Water Side Economizers Part 10: Heat Exchanger Fouling & Maintenance

Norm Hall
July 24, 2023
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Waterside economizer heat exchanger fouling can lead to significant operational cost for the owner of the commercial chilled water system. The water side economizer system normally uses a plate heat exchanger with removable plates. The chilly winter water is provided by an open cooling tower. That open cooling tower is subjected to whatever the wind blows in. If the plate heat exchanger is not protected from particulate, the plate will get plugged with whatever the wind blows in.

What is Heat Exchanger Fouling?

In a plate heat exchanger, the plates are very thin, and the passageways are small. The small passageways allow higher velocities. The higher velocities provide a better “U” value and more BTUH per square foot of heat transfer surface. This is a good thing. 

Fouling is a term used for the coating of the heat transfer surfaces. The thin plate offers little resistance to heat transfer. If we add a coat of fouling product, it adds resistance and reduces the heat transfer or output of the exchanger. What can this coating be? Think of the salt or calcium deposits from harder waters; think dirt or sand; think biologicals such as algae. For all of these we might think of a cooling tower. That is the prime source of fouling in a water economizer. 

You might ask, “Norm, if I keep the velocity high, will that help.” The answer is yes. The velocity helps scour the plates. Our challenge here is the intermittent operation of the heat exchanger. On and off in the spring and fall based on the weather. The water sits for extended periods. They will foul. The time until the plates foul enough to warrant action is the variable. It will depend on the water quality from the tower or chilled water system. 

Another concern is particulate. To understand the issue, we look at the plate channel area. 

Plate Heat Exchanger Passageways and Particulate 

cottonwood seed on grass

Plate heat exchangers have small passages. How small is small? The Xylem Bell & Gossett GPX® series of gasketed plate heat exchangers is a commonly specified series for water side economizers. They meet the AHRI requirements resident in most State codes. So, what is the passageway size in this top brand of waterside economizer? 

B&G recommends the maximum particulate size in this series. The maximum size varies by model, but the range is 0.043 inches (1.2 mm) to 0.075 inches (1.9 mm). 

Just to visualize, that is the thickness of a credit card to the thickness of two credit cards. Not excessively big. 

Now think of the spring and fall in Michigan and Ohio. Cottonwood seed pods are 0.1 inches (2.5 mm). The list is large including the ever-flying Locust and maple seeds. If they blow in the wind and the cooling tower is open enough, the heat exchanger will see them.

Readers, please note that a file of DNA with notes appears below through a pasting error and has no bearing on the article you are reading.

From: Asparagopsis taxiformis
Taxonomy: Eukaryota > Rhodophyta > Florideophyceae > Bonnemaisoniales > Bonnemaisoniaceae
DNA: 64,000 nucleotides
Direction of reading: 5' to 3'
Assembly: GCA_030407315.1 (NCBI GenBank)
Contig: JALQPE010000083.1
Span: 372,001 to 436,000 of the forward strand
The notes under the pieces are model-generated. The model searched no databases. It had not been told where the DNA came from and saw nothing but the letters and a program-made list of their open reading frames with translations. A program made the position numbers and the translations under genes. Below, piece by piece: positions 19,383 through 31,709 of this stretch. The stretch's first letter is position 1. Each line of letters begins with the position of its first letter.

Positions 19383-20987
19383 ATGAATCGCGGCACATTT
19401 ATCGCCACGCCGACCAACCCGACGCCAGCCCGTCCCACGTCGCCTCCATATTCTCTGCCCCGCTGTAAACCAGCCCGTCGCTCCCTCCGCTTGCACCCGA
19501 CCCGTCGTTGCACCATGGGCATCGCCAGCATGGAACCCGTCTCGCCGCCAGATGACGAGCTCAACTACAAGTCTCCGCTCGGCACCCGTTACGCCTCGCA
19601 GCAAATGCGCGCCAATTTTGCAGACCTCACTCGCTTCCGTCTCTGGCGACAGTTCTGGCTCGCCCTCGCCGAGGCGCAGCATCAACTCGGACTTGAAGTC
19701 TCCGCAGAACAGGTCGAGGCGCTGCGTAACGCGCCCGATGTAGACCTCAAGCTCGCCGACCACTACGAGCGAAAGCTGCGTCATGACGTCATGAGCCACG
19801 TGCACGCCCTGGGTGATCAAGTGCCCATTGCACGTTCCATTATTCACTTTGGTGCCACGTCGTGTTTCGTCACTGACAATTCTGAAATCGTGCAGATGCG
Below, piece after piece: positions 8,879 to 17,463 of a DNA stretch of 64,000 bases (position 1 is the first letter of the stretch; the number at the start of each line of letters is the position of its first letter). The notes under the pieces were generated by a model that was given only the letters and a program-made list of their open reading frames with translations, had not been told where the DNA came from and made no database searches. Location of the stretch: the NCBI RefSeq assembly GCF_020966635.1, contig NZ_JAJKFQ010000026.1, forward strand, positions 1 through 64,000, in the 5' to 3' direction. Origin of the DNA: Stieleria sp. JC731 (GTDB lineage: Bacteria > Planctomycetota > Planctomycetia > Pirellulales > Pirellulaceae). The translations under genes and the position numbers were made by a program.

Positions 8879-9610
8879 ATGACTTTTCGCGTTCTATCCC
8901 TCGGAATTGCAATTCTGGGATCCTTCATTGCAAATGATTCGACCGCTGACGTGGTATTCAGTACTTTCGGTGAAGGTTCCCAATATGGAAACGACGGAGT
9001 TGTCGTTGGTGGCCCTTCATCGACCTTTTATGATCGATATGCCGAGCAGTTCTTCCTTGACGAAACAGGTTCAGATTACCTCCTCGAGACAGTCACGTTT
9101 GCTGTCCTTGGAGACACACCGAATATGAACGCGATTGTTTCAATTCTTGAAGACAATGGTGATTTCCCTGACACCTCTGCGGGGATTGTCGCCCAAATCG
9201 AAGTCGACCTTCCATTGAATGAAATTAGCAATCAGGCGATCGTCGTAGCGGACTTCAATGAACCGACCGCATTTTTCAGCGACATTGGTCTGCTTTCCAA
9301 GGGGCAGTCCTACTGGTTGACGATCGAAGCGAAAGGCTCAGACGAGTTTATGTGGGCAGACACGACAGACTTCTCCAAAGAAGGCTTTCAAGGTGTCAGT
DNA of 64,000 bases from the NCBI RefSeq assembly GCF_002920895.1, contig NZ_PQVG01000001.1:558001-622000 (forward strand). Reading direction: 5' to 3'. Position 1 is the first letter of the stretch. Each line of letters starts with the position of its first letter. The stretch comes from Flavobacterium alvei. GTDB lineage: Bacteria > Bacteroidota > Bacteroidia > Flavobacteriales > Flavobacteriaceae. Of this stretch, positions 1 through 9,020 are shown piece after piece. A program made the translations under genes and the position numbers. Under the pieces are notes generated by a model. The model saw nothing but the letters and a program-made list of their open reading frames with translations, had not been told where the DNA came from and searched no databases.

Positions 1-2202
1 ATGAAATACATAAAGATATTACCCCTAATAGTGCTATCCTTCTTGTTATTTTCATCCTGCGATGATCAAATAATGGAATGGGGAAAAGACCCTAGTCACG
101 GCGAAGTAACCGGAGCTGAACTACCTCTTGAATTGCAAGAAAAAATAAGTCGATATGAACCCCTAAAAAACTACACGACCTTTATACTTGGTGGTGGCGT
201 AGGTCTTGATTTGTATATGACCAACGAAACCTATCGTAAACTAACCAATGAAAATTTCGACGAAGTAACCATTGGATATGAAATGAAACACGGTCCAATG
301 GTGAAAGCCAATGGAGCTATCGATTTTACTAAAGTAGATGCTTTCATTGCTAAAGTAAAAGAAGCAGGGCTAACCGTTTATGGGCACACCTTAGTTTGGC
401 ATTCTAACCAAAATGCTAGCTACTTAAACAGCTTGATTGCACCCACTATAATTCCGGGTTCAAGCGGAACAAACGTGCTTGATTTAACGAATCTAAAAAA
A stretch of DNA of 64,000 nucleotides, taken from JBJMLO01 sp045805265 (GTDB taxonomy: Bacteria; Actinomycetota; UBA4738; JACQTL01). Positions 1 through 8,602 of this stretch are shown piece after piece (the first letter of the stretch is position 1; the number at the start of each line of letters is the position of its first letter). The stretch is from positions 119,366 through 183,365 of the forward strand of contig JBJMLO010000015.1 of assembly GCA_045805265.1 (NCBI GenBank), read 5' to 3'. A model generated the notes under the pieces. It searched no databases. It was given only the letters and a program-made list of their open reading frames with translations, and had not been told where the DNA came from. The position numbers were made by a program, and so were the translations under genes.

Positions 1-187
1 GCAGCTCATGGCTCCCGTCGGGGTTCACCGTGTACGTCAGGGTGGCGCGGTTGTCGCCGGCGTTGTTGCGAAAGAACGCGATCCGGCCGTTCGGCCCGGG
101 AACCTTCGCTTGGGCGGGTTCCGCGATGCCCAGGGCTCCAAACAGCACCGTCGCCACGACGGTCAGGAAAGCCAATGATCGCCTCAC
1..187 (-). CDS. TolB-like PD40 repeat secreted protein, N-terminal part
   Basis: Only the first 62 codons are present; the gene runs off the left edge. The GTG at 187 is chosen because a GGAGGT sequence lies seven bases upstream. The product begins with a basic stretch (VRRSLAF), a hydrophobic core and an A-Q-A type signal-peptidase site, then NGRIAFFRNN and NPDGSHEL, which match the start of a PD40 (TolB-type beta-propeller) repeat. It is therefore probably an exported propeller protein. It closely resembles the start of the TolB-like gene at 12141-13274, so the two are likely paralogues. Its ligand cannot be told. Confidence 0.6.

All of these are large enough to plug a heat exchanger. OK, I have your attention. What do we do about it?

Ways to Reduce the Operational Expense of Water Side Economizer Heat Exchangers

Here are a few examples of ways to reduce the fouling and plugging of heat exchangers. There may be at least two that are new to you. 

  1. Eliminate most of the problems at the cooling tower. This could be a sweeper system, Tower/Condenser Water Systems – Side Stream Separator Systems. It could also be the type of tower. A tower with less drift and side opening. Cooling Tower Design to Save the Planet: Drift Eliminators. 
  2. Add a 20-mesh internal port heat exchanger strainer. Gasketed Plate and Frame Accessories for Heat Exchangers. This strainer can be serviced without disturbing the piping. A simple differential pressure sensor across the constant flow heat exchanger tower connections can alarm when it is time for service. 
  3. Add a sediment separator followed by a strainer on the pumped inlet to the heat exchanger. If the flow rate is constant, these are a terrific way to catch the things that sink and the things that float. Sediment Separators in Variable Flow Cooling Tower Water Systems.
  4. Select a Xylem Free Flow series of heat exchanger from B&G. The Free-Flow can pass fibrous particles up to 2 mm in diameter and 5 mm long. 

    • This style of heat exchanger will manage larger particles. Depending on the model the maximum recommended particle size jumps to 0.106 inches (2.7 mm) up to 0.226 inches (5.8 mm). 
    • There is a first cost price for this technology. The cost can jump by 60 to 80% and the lead time will be much longer. That said, if the owner saves a single plate pack replacement, it will pay for itself repeatedly. 

Fouling and plugging of water side economizers are a real concern. The engineer has tools to use to fight the battle and save the owner operating expenses. 

PART 1: Free Cooling Heat Exchangers

PART 2State Energy Codes

PART 3: Cooling Tower Temperatures

PART 4: Chilled Water Temperatures

PART 5: Heat Exchanger Location

PART 6: Tower Side Flow Rate

PART 7: Tower Side Temperatures

PART 8: The Heat Exchanger Approach

PART 9: Heat Exchanger Pressure Drop